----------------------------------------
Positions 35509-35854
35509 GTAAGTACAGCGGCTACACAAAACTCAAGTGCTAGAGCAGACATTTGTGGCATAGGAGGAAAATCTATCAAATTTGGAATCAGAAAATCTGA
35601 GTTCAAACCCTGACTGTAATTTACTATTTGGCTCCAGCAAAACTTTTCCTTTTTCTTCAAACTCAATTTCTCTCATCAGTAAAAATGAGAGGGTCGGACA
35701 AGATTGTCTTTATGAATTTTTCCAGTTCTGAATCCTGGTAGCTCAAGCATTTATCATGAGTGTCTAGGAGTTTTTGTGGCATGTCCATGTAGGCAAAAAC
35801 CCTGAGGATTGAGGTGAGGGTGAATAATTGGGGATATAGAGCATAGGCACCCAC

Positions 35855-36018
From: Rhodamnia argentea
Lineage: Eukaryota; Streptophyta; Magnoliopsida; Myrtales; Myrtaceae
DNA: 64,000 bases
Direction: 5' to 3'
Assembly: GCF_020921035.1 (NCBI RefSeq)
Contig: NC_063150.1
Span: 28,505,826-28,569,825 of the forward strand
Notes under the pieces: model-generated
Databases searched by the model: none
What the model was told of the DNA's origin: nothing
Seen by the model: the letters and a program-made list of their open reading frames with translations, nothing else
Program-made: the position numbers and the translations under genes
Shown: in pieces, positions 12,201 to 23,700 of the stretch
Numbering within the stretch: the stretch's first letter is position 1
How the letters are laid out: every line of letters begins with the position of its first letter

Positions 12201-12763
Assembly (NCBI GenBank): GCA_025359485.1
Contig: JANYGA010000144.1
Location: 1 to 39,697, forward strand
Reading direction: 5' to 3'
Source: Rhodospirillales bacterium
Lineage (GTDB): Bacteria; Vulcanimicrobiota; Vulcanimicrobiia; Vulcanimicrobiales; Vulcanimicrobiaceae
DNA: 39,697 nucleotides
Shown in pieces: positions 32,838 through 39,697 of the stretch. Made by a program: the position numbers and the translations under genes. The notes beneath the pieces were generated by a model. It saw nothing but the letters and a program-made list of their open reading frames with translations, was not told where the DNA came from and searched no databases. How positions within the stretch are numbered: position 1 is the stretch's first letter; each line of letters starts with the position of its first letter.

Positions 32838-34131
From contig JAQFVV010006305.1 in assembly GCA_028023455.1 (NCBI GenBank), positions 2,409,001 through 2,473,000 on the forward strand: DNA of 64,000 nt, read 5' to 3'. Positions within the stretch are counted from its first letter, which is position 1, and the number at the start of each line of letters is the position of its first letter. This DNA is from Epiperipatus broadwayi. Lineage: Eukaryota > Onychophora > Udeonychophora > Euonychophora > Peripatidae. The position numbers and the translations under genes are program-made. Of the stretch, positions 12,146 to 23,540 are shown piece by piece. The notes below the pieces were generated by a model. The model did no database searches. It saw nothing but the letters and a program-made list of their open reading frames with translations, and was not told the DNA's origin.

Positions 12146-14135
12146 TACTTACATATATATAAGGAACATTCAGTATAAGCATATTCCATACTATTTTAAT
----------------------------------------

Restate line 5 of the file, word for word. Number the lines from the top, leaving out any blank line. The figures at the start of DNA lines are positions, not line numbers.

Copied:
35801 CCTGAGGATTGAGGTGAGGGTGAATAATTGGGGATATAGAGCATAGGCACCCAC